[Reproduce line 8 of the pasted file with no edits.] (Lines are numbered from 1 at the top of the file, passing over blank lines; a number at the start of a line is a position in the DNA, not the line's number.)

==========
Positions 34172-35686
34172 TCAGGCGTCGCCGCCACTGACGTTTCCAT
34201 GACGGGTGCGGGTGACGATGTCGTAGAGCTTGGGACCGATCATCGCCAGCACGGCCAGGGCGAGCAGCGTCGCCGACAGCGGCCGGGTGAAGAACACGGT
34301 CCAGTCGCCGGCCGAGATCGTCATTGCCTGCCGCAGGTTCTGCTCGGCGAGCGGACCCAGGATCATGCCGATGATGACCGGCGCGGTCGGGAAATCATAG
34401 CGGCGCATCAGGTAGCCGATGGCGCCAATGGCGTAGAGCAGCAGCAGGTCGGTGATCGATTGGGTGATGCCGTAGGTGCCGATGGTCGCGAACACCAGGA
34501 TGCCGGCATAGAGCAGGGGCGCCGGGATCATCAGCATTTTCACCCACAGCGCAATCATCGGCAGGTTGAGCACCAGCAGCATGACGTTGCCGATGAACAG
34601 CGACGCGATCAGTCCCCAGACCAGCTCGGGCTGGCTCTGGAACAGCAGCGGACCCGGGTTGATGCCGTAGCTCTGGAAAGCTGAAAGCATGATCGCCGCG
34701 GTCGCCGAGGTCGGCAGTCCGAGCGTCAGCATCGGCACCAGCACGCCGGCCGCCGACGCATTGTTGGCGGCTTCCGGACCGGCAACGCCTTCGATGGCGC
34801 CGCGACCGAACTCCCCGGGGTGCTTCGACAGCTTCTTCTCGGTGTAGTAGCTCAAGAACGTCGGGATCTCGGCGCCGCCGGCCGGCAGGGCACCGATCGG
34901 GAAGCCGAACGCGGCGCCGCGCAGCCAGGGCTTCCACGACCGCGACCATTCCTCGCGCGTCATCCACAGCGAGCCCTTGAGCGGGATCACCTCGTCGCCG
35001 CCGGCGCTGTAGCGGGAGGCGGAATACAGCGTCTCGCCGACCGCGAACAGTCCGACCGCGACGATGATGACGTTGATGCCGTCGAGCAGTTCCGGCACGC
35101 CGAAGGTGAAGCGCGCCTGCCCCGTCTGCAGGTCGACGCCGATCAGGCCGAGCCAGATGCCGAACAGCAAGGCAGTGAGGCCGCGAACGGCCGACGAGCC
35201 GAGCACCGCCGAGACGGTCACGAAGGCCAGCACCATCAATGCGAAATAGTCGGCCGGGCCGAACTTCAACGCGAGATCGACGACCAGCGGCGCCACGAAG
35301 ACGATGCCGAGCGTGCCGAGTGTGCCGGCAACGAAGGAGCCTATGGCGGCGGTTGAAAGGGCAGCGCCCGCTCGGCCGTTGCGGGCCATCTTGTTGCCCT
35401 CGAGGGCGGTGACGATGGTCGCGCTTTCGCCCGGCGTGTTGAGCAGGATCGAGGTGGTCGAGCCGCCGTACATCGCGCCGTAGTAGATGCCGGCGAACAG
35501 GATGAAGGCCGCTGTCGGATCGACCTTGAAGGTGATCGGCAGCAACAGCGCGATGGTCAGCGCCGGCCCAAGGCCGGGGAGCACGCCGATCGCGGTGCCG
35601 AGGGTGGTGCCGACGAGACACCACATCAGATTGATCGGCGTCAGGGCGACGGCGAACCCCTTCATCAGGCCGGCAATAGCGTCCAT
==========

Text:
34701 GTCGCCGAGGTCGGCAGTCCGAGCGTCAGCATCGGCACCAGCACGCCGGCCGCCGACGCATTGTTGGCGGCTTCCGGACCGGCAACGCCTTCGATGGCGC